The Boston Red Sox announced Wednesday that manager John Farrell has been fired. Farrell, former pitching coach for the Boston before being hired on as manager in 2013, had one more year left on his contract, reports Sports Illustrated.

The move follows shortly after the Red Sox lost to the Astros during this week's playoffs, leaving some to suspect that had they won, Farrell may have been allowed to finish his contract. However, as ESPN reports, Dave Dombrowski, Red Sox president of baseball operations, squashes that theory, saying, "It's not a snap decision that says, 'OK, we lost in the postseason.' That is not by any means the case."

MLB: John Farrell tenure with Boston

Farrell was picked up in 2013 to be the manager for the Boston Red Sox, replacing former Red Sox manager Bobby Valentine, after spending two years as the manager for the Blue Jays.

While under Farrell's management the team would earn a World Series victory in 2013, Farrell's first season managing the team, and would set franchise history when they clinched the American League East title for a second straight season.

However, Farrell's tenure as manager had some lows as well. Between the two division titles, the team suffered two last places finishes. Sports Illustrated reports that the Red Sox' fifth-place finishes in the 2014 and 2015 seasons were the first time in franchise history they placed last in consecutive years since their last-place finishes between 1925-1930.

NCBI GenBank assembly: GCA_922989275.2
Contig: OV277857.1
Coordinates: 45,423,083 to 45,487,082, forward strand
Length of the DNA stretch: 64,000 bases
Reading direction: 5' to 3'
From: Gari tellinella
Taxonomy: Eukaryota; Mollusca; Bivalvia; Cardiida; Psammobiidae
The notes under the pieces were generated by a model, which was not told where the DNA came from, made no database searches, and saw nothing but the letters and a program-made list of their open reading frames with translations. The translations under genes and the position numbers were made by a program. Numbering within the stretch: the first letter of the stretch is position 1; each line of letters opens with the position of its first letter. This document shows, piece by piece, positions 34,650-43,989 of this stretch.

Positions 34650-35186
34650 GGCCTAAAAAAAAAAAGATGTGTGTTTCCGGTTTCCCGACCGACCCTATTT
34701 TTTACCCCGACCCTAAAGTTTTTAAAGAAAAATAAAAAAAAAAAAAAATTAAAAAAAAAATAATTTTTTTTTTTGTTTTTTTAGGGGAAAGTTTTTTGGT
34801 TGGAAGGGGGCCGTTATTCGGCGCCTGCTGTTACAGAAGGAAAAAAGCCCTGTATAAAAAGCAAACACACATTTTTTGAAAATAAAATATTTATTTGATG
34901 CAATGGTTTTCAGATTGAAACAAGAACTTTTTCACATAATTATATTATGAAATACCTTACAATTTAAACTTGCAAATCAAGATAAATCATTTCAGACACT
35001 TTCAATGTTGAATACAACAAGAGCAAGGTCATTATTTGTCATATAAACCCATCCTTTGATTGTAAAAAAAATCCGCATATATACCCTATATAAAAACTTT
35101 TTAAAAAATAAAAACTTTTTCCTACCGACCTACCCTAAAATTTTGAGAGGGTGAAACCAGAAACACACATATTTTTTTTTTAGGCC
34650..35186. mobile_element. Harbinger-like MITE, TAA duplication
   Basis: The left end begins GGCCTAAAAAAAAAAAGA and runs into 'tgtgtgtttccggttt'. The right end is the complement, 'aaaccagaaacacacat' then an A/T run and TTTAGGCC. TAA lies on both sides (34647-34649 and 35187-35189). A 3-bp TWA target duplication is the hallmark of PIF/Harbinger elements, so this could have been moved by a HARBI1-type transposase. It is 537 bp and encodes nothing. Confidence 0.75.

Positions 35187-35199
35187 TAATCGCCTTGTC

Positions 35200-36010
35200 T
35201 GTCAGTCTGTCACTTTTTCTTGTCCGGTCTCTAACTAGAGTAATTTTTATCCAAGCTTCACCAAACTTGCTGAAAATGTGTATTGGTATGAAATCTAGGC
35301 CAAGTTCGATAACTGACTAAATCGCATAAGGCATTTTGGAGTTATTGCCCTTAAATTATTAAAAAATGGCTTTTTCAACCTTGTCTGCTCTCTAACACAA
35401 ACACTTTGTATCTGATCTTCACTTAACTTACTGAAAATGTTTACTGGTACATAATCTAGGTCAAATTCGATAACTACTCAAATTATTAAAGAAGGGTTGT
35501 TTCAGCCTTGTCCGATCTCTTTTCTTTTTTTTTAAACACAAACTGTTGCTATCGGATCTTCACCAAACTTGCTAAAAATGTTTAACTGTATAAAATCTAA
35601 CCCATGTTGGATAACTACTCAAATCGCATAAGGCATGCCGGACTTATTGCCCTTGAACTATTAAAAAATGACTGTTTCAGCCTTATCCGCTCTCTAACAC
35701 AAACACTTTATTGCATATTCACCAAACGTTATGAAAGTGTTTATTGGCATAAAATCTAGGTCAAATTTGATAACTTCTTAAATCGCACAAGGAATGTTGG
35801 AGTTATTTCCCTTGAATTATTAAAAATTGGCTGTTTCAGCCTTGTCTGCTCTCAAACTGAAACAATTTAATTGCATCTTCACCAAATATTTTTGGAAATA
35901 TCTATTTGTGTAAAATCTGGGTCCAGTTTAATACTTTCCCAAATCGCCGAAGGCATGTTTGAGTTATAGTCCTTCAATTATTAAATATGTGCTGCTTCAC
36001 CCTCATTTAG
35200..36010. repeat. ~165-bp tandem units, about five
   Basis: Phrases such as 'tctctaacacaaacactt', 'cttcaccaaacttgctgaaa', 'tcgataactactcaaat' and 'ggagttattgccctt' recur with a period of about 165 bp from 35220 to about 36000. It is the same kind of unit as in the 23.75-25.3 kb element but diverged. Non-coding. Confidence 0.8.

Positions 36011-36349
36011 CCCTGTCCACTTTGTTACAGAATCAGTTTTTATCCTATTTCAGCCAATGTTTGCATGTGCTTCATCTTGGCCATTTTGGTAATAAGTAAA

According to ESPN, he has a 432-378 record over his five-year tenure with the Red Sox, and is the only Red Sox manager to win three AL East crowns and is currently ranked sixth on the club's all-time wins list.

MLB: Farrell's replacement

With Farrell's exit, Dombrowski is able to appoint a manager of his own choosing. But that undertaking is going to be no easy task, and Dombrowski certainly has his work cut out for him. One possibility for replacing Farrell, according to ESPN, is a former catcher and team captain, Jason Varitek, however, Varitek has no experience as coach or manager at all.

And Dombrowski has already made it clear with such a young team, he wants a manager with experience at coaching and managing.

Dombrowski himself was reported by ESPN as admitting, "Managing is a tough job, period. I think it's a tougher job here than maybe anywhere else." A true statement to be sure. But it does leave some speculation as to why Dombrowski fired Farrell in the first place.

If the post-season loss this week wasn't the reason, and he admits being a manager for Boston is tougher than anywhere else, what are fans left to think? And what does the future hold for the future Red Sox manager?